Welcome to the Dask Tutorial

Dask logo

Dask is a parallel and distributed computing library that scales the existing Python and PyData ecosystem.

Dask can scale up to your full laptop capacity and out to a cloud cluster.

An example Dask computation

In the following lines of code, we're reading the NYC taxi cab data from 2015 and finding the mean tip amount. Don't worry about the code, this is just for a quick demonstration. We'll go over all of this in the next notebook. :)

Note for learners: This might be heavy for Binder.

Note for instructors: Don't forget to open the Dask Dashboard!

In [ ]:
import dask.dataframe as dd
from dask.distributed import Client
In [ ]:
client = Client()
client
In [ ]:
ddf = dd.read_parquet(
    "s3://dask-data/nyc-taxi/nyc-2015.parquet/part.*.parquet",
    columns=["passenger_count", "tip_amount"],
    storage_options={"anon": True},
)
In [ ]:
result = ddf.groupby("passenger_count").tip_amount.mean().compute()
result

What is Dask?

There are many parts to the "Dask" the project:

  • Collections/API also known as "core-library".
  • Distributed -- to create clusters
  • Intergrations and broader ecosystem

Dask Collections

Dask provides multi-core and distributed+parallel execution on larger-than-memory datasets

We can think of Dask's APIs (also called collections) at a high and a low level:

High vs Low level clothes analogy
  • High-level collections: Dask provides high-level Array, Bag, and DataFrame collections that mimic NumPy, lists, and pandas but can operate in parallel on datasets that don't fit into memory.
  • Low-level collections: Dask also provides low-level Delayed and Futures collections that give you finer control to build custom parallel and distributed computations.

Dask Cluster

Most of the times when you are using Dask, you will be using a distributed scheduler, which exists in the context of a Dask cluster. The Dask cluster is structured as:

Distributed overview

Dask Ecosystem

In addition to the core Dask library and its distributed scheduler, the Dask ecosystem connects several additional initiatives, including:

  • Dask-ML (parallel scikit-learn-style API)
  • Dask-image
  • Dask-cuDF
  • Dask-sql
  • Dask-snowflake
  • Dask-mongo
  • Dask-bigquery

Community libraries that have built-in dask integrations like:

  • Xarray
  • XGBoost
  • Prefect
  • Airflow

Dask deployment libraries

  • Dask-kubernetes
  • Dask-YARN
  • Dask-gateway
  • Dask-cloudprovider
  • jobqueue

... When we talk about the Dask project we include all these efforts as part of the community.

Dask Use Cases

Dask is used in multiple fields such as:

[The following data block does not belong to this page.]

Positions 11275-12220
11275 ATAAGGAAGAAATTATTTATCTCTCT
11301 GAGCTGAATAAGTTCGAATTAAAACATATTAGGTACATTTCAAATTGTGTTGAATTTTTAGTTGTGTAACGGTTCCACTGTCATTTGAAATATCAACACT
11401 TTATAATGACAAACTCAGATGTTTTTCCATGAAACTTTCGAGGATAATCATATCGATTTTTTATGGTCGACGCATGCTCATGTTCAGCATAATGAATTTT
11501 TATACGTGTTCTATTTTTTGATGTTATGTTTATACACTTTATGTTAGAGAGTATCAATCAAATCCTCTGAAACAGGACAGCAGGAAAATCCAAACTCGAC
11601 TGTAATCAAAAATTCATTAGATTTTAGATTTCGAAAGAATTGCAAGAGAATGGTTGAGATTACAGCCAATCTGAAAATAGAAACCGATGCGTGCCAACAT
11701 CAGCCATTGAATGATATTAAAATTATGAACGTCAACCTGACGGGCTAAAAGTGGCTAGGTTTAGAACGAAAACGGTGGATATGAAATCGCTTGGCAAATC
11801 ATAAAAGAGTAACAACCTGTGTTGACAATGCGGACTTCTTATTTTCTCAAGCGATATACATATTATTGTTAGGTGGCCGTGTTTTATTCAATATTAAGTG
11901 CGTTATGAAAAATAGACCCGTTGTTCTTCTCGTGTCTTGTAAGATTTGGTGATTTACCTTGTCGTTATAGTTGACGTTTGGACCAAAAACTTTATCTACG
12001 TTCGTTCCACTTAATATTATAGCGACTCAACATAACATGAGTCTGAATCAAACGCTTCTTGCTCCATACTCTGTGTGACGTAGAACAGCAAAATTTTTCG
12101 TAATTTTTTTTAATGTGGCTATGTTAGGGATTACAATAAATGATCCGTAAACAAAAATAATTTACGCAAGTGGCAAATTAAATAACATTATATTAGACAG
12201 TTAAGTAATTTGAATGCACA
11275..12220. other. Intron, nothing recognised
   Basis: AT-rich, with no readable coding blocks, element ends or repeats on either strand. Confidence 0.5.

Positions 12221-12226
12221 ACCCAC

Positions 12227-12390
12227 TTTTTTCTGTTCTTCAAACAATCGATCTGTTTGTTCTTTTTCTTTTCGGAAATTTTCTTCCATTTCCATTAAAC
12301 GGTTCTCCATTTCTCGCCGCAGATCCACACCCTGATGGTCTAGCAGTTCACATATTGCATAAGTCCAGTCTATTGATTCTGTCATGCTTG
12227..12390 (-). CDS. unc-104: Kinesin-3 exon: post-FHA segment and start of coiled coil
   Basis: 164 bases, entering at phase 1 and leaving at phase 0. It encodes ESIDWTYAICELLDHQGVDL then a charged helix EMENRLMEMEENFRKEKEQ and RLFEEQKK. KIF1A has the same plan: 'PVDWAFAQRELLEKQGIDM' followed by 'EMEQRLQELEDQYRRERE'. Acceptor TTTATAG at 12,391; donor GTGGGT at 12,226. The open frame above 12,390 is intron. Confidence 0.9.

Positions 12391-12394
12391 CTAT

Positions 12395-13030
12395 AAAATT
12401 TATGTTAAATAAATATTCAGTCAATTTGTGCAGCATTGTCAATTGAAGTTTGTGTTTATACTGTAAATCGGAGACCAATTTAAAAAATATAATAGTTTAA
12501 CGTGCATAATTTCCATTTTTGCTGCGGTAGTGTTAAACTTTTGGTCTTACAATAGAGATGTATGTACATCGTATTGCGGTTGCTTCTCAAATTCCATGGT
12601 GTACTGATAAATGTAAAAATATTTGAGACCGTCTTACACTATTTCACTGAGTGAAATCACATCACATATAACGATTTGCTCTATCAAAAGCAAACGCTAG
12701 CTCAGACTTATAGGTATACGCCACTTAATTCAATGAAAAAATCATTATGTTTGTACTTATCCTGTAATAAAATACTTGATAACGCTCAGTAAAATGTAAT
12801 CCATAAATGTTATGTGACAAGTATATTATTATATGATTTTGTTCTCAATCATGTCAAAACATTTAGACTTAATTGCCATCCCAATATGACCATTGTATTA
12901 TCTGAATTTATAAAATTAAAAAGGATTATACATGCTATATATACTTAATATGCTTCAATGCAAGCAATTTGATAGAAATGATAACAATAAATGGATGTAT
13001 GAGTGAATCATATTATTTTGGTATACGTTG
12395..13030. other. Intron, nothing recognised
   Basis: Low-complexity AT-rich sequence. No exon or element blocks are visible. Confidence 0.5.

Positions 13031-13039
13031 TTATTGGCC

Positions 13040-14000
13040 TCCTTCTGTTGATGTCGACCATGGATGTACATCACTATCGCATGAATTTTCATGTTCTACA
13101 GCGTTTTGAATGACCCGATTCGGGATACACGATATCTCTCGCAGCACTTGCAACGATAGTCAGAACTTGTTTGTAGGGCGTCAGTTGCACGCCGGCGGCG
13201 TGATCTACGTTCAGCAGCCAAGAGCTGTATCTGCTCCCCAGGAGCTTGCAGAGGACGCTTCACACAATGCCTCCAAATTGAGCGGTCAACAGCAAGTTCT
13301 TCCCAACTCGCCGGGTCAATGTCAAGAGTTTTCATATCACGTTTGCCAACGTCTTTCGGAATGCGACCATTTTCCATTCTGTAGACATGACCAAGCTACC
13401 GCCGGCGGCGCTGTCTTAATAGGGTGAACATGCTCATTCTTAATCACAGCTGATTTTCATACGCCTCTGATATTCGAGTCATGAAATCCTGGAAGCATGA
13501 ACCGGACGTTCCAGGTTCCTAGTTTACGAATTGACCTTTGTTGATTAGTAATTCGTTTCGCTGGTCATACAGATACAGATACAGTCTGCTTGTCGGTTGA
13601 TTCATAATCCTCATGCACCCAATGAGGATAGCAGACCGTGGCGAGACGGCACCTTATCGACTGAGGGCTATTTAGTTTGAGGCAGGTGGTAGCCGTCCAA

• Geospatial
  • Finance
  • Astrophysics
  • Microbiology
  • Environmental science

Check out the Dask use cases page that provides a number of sample workflows.

Prepare

1. You should clone this repository

git clone http://github.com/dask/dask-tutorial

and then install necessary packages. There are three different ways to achieve this, pick the one that best suits you, and only pick one option. They are, in order of preference:

2a) Create a conda environment (preferred)

In the main repo directory

conda env create -f binder/environment.yml
conda activate dask-tutorial


2b) Install into an existing environment

You will need the following core libraries

conda install -c conda-forge ipycytoscape jupyterlab python-graphviz matplotlib zarr xarray pooch pyarrow s3fs scipy dask distributed dask-labextension

Note that these options will alter your existing environment, potentially changing the versions of packages you already have installed.

Tutorial Structure

Each section is a Jupyter notebook. There's a mixture of text, code, and exercises.

  1. Overview - dask's place in the universe.

  2. Dataframe - parallelized operations on many pandas dataframes spread across your cluster.

  3. Array - blocked numpy-like functionality with a collection of numpy arrays spread across your cluster.

  4. Delayed - the single-function way to parallelize general python code.

  5. Deployment/Distributed - Dask's scheduler for clusters, with details of how to view the UI.

  6. Distributed Futures - non-blocking results that compute asynchronously.

  7. Conclusion

If you haven't used Jupyterlab, it's similar to the Jupyter Notebook. If you haven't used the Notebook, the quick intro is

  1. There are two modes: command and edit
  2. From command mode, press Enter to edit a cell (like this markdown cell)
  3. From edit mode, press Esc to change to command mode
  4. Press shift+enter to execute a cell and move to the next cell.

The toolbar has commands for executing, converting, and creating cells.

Exercise: Print Hello, world!

Each notebook will have exercises for you to solve. You'll be given a blank or partially completed cell, followed by a hidden cell with a solution. For example.

Print the text "Hello, world!".

In [ ]:
# Your code here

The next cell has the solution. Click the ellipses to expand the solution, and always make sure to run the solution cell, in case later sections of the notebook depend on the output from the solution.

In [ ]:
print("Hello, world!")